Single-cell News and Views: March 2019

1. An atlas of acute myeloid leukemia at single-cell resolution

Adapted from Galan et. al., 2019

Acute myeloid leukemia (AML) is a cancer characterized by the accumulation of white blood cells in the bone marrow and blood. The disease has been notoriously challenging to study because of its extreme intratumoral heterogeneity. The complexity of AML has become possible to be tackled with the advent of high-throughput high-dimensional single-cell sequencing technologies. In a study published on Cell last month, Galen and Hovestadt et al. combined these cutting-edge technologies to gain remarkable insights into AML.

Single-cell RNA sequencing (scRNA-seq) technology can capture entire transcriptomic profile of a single cell. The authors employed high-throughput scRNA-seq to characterize the whole transcriptome of nearly forty thousand bone marrow derived cells from healthy donors. Basing on transcriptomic profile of these normal BM cells, they attempted to distinguish malignant cells and normal cells from AML patients. Unfortunately, the gene expression profile of malignant cells resembled to that of normal ones, making the attempt of separating the two groups very challenging. However, AML cells harbor a set of mutations, which can be used as genetic markers. Therefore, to address the aforementioned challenge, the author combined scDNA seq (genotyping) that can detect genetic mutations and scRNA-seq (phenotyping).  basing on unique molecule barcodes. The integration of genotype and phenotype data provided a clear definition of malignant and normal cells. To further improve the applicability of their single-cell genotyping protocol, the authors employed a third-generation DNA sequencing technique called nanopore sequencing. Nanopore sequencing platform is capable of sequencing long reads, allows enhanced detection of long insertions, deletions and fusion breakpoints. With the help of machine learning (random forest algorithm) on integrated transcriptional and genetic data, van Galen and Hovestadt et al. generated an atlas of different AML cell types and normal blood cell types. Remarkably, atlas allowed the classification of sub clonal populations within the tumor cells including the primitive, differentiated and in the process of differentiating. They found 6 malignant cell types of myeloid lineage. They also found cell type composition varies among patient and strongly correlated to the tumor genotype. One differentiated AML sub-population expressing markers of CD14+ monocytes was shown to be highly aggressive and capable of suppressing T cell activation. This aggressive subclone was correlated with poor patient prognosis. In contrast, the primitive AML sub-population resembled hematopoietic stem cells/progenitor cells and was less aggressive. These findings will assist the development of novel strategies for immunotherapy and personalized treatment for AML.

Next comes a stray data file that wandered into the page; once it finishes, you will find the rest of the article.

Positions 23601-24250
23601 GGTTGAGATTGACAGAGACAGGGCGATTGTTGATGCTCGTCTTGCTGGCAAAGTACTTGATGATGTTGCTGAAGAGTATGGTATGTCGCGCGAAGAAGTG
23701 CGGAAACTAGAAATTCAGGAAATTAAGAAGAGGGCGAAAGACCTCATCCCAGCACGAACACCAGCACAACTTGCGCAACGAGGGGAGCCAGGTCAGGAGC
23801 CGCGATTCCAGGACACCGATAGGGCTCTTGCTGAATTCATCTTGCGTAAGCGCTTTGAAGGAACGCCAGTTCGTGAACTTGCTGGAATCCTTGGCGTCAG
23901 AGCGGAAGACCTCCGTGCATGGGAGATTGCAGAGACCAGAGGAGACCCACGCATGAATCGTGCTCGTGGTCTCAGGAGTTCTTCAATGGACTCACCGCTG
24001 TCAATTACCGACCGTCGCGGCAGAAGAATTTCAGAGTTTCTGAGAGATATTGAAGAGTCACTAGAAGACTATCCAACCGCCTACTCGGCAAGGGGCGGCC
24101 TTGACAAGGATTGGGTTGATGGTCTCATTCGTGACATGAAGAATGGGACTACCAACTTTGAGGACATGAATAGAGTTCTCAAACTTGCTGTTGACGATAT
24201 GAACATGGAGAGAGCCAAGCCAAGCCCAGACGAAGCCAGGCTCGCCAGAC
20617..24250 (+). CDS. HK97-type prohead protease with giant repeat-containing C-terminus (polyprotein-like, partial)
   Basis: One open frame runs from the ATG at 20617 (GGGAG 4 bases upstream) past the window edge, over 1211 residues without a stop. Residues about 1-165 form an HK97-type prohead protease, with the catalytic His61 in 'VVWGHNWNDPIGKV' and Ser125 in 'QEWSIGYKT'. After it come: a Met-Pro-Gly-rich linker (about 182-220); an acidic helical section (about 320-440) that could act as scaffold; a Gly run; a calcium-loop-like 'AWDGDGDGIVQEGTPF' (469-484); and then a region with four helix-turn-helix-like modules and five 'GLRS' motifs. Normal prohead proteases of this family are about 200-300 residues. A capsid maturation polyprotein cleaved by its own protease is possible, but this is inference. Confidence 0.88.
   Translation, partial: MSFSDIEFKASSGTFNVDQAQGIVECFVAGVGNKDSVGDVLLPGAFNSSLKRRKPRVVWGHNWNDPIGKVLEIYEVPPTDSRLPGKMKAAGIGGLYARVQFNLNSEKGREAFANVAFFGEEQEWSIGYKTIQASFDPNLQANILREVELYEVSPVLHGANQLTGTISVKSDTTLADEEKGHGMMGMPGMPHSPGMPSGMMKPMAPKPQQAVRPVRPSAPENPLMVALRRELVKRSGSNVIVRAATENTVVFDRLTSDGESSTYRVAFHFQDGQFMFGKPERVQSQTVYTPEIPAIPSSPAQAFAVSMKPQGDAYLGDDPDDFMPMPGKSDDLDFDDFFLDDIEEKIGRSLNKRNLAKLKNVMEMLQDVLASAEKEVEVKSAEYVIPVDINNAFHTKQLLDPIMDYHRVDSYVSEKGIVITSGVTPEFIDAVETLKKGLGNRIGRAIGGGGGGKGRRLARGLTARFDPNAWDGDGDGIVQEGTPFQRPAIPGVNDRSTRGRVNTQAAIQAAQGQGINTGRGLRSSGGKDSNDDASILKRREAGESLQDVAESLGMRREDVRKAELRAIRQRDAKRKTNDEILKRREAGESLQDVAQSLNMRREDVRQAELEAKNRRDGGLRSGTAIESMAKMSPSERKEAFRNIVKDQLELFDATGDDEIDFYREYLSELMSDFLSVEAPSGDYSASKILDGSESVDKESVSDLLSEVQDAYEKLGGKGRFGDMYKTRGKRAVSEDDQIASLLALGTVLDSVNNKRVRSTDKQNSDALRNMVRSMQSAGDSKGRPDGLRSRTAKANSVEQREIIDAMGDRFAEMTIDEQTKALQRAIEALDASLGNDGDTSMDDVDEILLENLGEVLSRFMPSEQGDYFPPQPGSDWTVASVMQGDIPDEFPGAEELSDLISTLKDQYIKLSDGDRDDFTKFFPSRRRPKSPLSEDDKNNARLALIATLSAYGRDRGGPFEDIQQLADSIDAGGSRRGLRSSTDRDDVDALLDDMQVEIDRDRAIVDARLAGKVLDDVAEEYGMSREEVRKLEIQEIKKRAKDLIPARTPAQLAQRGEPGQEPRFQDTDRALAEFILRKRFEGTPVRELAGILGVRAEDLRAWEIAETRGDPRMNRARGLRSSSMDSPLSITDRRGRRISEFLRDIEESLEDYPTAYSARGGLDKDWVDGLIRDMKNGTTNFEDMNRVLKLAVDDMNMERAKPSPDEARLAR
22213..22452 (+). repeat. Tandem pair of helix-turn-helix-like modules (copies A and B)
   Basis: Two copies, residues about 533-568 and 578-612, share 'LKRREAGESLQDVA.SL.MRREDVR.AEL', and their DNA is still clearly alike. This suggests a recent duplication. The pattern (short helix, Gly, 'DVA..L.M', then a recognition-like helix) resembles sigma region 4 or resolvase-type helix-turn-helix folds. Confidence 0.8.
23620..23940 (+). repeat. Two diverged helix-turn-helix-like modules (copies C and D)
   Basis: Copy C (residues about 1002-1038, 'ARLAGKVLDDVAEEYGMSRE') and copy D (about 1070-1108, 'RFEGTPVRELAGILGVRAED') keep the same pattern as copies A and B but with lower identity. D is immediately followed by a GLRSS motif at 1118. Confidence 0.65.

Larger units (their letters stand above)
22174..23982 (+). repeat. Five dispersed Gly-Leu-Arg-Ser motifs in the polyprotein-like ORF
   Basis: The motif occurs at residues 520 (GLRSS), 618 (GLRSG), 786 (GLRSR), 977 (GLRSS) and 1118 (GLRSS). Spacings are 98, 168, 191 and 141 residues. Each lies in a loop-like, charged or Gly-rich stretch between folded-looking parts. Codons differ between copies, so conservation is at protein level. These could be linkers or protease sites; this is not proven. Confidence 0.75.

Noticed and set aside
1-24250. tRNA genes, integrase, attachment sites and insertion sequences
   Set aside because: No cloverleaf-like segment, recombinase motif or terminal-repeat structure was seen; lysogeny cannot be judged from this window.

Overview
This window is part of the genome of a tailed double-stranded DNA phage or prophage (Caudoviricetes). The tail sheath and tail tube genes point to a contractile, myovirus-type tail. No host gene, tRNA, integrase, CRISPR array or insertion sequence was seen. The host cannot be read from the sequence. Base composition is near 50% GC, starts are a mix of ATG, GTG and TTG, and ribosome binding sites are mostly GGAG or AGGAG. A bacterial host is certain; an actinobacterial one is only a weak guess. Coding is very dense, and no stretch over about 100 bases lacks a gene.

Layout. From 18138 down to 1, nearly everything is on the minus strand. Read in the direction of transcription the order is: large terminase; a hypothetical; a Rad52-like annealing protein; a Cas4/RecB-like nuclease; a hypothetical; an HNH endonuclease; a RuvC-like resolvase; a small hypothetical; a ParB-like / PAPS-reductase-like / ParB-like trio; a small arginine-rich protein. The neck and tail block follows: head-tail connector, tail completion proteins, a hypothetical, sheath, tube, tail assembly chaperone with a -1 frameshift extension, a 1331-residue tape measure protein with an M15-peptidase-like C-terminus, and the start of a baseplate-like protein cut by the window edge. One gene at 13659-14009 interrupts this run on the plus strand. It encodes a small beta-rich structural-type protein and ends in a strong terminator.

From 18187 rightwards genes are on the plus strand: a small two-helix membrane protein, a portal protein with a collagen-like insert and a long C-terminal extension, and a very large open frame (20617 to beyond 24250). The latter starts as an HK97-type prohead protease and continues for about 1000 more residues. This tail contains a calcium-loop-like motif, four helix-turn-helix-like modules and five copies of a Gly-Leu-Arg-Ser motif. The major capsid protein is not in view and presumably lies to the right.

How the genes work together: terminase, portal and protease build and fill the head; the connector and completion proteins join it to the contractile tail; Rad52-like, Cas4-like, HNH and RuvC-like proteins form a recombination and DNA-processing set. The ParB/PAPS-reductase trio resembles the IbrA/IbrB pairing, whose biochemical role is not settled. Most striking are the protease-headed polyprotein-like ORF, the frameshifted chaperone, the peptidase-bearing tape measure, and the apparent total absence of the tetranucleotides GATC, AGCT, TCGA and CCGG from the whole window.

2. Exploring hypothalamic circuits, one neuron at time